Buffett’s Best Lesson
Warren Buffet is rich for a reason. He’s smart, savvy and never wavers from one simple investment strategy.
Do you like easy money? Today I show you how to bank it like Buffett does.
Read on below…
Compound Dividends: It’s the Real Thing
In my last Wealth Watch article (included below) I reported too many Americans sadly have too little socked away for retirement.
If you don’t want to practice the greeting, “Welcome to Walmart” in your golden years here’s some good news…
There’s still time to catch up.
The best strategy I know for catching up is to focus on boosting your savings now by investing your money in high-quality dividend paying stocks.
Then you can use the magic of compound dividends to provide a reliable and growing income stream that funds the retirement of your dreams.
A Case Study: Coca-Cola
Here’s a great example using one of Warren Buffett’s favorite stocks: Coca-Cola (NYSE: KO).
Of course you can’t turn back the clock to the 1980s and scoop up a billion dollars in KO shares like the Oracle of Omaha did.
But you don’t have to be a billionaire to profit from the magic of compounding dividends either.
The math shows us compounding is plenty powerful even for small amounts of money and shorter periods of time.
See the chart below:
If you had invested a modest sum of only $5,000 in KO shares 10 years ago, it would have been enough cash to buy about 100 shares at their pre-split $50 per share price in 2008.
Then after a 2-for-1 split in 2012, you would have 200 shares of KO, worth a total value of about $8,600 today!
That’s a not-too-shabby $3,600 gain. And roughly two-thirds of that profit, or $2,350, came from cash dividends alone!
I’m not just pulling these numbers out of thin air mind you. Several market data services including Yahoo Finance provide stock price and dividend data.
Better yet, most large companies including Coke offer investment and dividend calculators right on the “investors” section of their websites.
Find a stock you’re interested in and check it out for yourself.
How To Amplify Your Dividends for Max Cash
Now, I want to show you how you can amplify your upside profit potential even more, thanks to the magic of compound dividends.
All you need to do is simply reinvest the dividends you earn from your shares in more KO stock over time.
Using KO as the case example, your original $5,000 stake would grow to about $11,000 today.
A $6,000 profit!
That’s two-thirds more money in your retirement account. All by following the one simple step of compounding your dividends.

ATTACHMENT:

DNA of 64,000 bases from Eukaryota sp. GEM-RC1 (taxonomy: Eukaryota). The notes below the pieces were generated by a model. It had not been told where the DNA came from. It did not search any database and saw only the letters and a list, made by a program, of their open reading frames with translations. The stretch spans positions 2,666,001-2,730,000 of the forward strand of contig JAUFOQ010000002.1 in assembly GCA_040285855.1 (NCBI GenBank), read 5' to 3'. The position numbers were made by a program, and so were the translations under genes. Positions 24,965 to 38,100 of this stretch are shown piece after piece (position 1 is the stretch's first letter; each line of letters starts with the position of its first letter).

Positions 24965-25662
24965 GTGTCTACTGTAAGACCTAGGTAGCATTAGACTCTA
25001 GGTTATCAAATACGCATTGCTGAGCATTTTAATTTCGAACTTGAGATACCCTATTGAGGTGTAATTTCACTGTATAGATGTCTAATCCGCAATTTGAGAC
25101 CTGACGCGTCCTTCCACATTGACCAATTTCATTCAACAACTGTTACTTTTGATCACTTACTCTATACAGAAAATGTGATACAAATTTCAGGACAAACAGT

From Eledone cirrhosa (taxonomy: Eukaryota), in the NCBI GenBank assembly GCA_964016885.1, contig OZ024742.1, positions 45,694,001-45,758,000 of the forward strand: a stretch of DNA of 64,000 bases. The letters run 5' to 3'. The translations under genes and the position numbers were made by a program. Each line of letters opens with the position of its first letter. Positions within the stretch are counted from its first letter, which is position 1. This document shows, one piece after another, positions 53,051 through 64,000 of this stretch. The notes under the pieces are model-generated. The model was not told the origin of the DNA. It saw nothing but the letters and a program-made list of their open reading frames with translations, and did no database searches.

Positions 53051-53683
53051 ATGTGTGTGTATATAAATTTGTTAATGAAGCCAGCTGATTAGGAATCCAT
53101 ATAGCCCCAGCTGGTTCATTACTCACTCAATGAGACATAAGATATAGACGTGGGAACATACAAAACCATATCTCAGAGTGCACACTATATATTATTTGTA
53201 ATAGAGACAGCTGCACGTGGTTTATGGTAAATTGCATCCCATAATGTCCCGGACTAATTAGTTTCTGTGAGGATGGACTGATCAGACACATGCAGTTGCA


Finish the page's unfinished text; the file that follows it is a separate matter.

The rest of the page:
No doubt, many investors turned up their nose at Coke’s 2.8% dividend yield back in 2008 as not rich enough.
But if you staked your claim in KO 10 years ago, you would be cashing dividend checks of $350 this year alone, thanks to acquiring about 45 additional shares over the years from reinvesting your dividends.
That’s a rich yield of 7% based on your original $5,000 investment!
And that’s just the past 10 years. Let’s say you retire today, but you’re happy with your KO purchase a decade ago and are going to let it ride another 10 years.
A decade from now you would own about 316 KO shares worth $23,800 – roughly doubling your money again!
Plus, you’d be getting over $800 in yearly dividends. That’s a whopping 16% yield based on your original cost of $5,000.
How did I come up with these numbers?
It’s all based on data from the website: DRIP (Dividend Reinvestment Plan) Calculator, plus readily available market data. In fact, there are dozens of these calculators online you can use to put together all kinds of “what-if” scenarios for your money. And they’re all based on actual dividend and other market data.
In my next article on how to retire on your terms, I’ll reveal three of my favorite high-quality dividend stocks you need to own.
Plus, I’ll also show you how to use readily available data to do your own real-time analysis and return projections.
We’ll talk again Monday.
Here’s to growing your wealth,
Chief Income Expert, Mike Burnick’s Wealth Watch
Editor’s note: On the path to a wealthy retirement you must grab opportunity when it strikes. Hesitation means missing out.